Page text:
Figure 2.17: Comparison between our mobility model and analytical expression (2.30) with $ p=1/3$ and $ C=0.7$.

Figure 2.18: Temperature dependences of parameters $ C$ and $ p$ extracted from the analytical model.

Figure 2.19: Electric field dependence of parameter $ C$ extracted from the analytical model.

In addition to the temperature and electric field dependence, mobility also depends on the carrier concentration. Experiments show that for a hole-only diode and a field effect transistor fabricated from the same $ \pi$-conjugated polymer, the mobility can differ up to three orders of magnitude [79]. Empirically, the mobility's dependence on the concentration $ N$ of localized states is written in the form

$\displaystyle \mu\propto\exp\left[-C\left(N\alpha^{-3}\right)^{-p}\right]$ (2.29)

with constant $ C$ and $ p=1/3$ [59,69,74,75].

With the parameter $ \alpha^{-1}=0.178$Å, we compare the presented mobility model and this empirical formula, as shown in Fig 2.17. The agreement is quite good when we use parameters $ C=0.75$ and $ p=1/3$. We notice that the value of $ C$ is different from $ C=2$ given in [69] and $ C=3$ given in [76]. Baranovskii [69] has stated that the parameters $ p$ and $ C$ are temperature dependent. In Fig 2.18, we also show the values of parameters $ p$ and $ C$ that provide the best fit for the solution of our model with the empirical expression (2.28). The input parameters are $ \beta=1\times10^{-5}$, $ N_t=1\times 10^{21}$cm$ ^{-3}$, $ E_0=0$ and $ \alpha^{-1}=1$Å. As illustrated in Fig 2.18, the parameter value of $ p$ is less than $ 1/3$ for temperatures low enough. The value of $ C$ is decreasing with increasing temperature, a result which coincides with [10]. Here $ p$ is not constant, since the variable range hopping (VRH) transport mechanism is based on the interplay between the spacial and energy factors in the exponent of transition probability, as given by (2.21). However, assuming nearest neighbor-hopping (NNH) regime, which does not consider the effect of energy dependent terms in (2.21) [69], leads to the values $ p=1/3$.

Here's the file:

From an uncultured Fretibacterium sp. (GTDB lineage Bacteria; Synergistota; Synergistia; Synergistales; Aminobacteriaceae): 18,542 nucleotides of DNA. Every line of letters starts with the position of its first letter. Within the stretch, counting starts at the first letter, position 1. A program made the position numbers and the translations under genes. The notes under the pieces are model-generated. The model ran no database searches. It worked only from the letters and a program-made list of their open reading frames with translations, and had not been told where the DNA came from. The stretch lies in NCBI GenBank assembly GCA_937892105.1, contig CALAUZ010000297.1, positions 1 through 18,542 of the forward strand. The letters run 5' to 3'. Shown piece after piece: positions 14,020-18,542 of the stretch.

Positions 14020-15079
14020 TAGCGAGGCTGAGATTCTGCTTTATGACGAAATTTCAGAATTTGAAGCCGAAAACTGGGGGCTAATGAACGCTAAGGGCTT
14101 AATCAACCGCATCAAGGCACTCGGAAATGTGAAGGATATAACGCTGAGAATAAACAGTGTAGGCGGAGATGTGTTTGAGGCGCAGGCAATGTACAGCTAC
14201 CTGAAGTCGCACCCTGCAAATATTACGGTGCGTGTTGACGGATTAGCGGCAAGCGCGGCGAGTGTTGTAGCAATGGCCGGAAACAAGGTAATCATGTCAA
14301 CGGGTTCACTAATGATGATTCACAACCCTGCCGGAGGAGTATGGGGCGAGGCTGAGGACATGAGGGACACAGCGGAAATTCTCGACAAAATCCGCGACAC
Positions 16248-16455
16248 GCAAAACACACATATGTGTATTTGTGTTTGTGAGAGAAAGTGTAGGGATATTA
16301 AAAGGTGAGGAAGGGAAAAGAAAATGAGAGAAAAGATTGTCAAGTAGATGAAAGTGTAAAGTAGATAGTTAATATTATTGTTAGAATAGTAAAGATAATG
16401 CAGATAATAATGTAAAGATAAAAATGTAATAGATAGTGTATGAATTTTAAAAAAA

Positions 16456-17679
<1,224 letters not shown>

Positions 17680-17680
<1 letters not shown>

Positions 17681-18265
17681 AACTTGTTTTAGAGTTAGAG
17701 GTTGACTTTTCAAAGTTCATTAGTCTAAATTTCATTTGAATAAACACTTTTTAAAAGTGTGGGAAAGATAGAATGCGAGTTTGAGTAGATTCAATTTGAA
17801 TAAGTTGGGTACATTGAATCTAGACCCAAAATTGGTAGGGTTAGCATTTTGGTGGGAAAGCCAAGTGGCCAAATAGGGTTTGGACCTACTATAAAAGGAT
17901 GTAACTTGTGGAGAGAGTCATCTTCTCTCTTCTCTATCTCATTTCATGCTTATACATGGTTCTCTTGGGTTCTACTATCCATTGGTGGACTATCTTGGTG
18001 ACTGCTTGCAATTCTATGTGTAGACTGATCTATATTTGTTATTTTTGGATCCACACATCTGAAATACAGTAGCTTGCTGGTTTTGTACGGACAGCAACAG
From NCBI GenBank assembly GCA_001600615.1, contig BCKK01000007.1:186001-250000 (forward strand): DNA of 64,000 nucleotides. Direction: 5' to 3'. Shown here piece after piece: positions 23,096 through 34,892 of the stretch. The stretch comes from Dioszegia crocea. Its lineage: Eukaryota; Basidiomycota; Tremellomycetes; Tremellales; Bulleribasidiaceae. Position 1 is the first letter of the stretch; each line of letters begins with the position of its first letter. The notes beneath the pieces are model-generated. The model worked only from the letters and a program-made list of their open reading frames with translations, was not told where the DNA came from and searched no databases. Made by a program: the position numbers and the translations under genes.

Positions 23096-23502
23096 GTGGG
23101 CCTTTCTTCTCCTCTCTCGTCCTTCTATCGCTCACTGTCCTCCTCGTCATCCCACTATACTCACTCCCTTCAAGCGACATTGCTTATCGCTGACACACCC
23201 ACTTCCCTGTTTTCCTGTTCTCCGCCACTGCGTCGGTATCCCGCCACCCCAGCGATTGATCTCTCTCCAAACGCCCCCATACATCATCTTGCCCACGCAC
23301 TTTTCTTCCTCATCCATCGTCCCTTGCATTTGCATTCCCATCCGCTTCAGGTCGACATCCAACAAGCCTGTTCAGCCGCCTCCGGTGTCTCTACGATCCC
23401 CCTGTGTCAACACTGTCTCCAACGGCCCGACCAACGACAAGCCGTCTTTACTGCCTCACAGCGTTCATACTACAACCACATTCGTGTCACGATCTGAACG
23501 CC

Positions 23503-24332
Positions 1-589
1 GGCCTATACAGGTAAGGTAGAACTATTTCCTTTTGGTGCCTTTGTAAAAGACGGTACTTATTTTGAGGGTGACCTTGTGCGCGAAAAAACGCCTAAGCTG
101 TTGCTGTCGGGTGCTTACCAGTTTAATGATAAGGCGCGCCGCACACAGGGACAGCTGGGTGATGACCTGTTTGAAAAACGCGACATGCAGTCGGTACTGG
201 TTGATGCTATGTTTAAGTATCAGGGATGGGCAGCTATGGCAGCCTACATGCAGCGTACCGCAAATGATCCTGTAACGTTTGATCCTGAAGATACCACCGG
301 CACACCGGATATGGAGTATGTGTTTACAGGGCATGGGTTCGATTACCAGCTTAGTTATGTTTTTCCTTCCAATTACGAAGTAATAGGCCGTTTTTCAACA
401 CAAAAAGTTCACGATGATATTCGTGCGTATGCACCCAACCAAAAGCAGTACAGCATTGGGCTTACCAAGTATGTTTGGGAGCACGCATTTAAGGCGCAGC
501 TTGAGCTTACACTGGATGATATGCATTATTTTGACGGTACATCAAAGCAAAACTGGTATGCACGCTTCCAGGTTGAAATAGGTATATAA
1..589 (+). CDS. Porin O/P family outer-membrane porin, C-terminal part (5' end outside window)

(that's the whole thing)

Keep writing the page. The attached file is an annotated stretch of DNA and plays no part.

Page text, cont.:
Figure 2.20: Electric field dependence of parameter $ p$ extracted from the analytical model.

Figure 2.21: Effect of $ \alpha $ on the values of parameters $ p$ and $ C$ extracted from the analytical model.

Next, we discuss the effect of the electric field on the parameters values $ p$ and $ C$. The results are shown in Fig 2.19 and Fig 2.20. Input parameters are $ \alpha^{-1}=1$Å, $ E_0=20$kT, $ N_t=1\times 10^{21}$cm$ ^{-3}$ and $ \xi=30$. From these figures we can see that the values $ p$ and $ C$ are nearly constant in the low electric field regime ( $ \beta\leq 1\times 10^{-2}$).

We have shown that, as expected in the variable range hopping picture, (2.24) with $ p=1/3$ is only approximately valid for restricted ranges of temperature and electric field strength. So we consider the effect of the material parameter $ \alpha $ on the values of $ p$ and $ C$ in Fig 2.21. The input parameters are $ \beta=1\times10^{-5}$, $ \sigma/{kT}=2$ and $ N_t=1\times 10^{21}$cm$ ^{-3}$. Remarkably, both parameter values $ p$ and $ C$ are not constant in the given range of $ \alpha $. With increasing $ \alpha $, the values of $ p$ will decrease and the ones of $ C$ will increase.

next up previous contents
Next: 3. The Effect of Up: 2. Mobility Models for Previous: 2.3 Temperature and Electric

Ling Li: Charge Transport in Organic Semiconductor Materials and Devices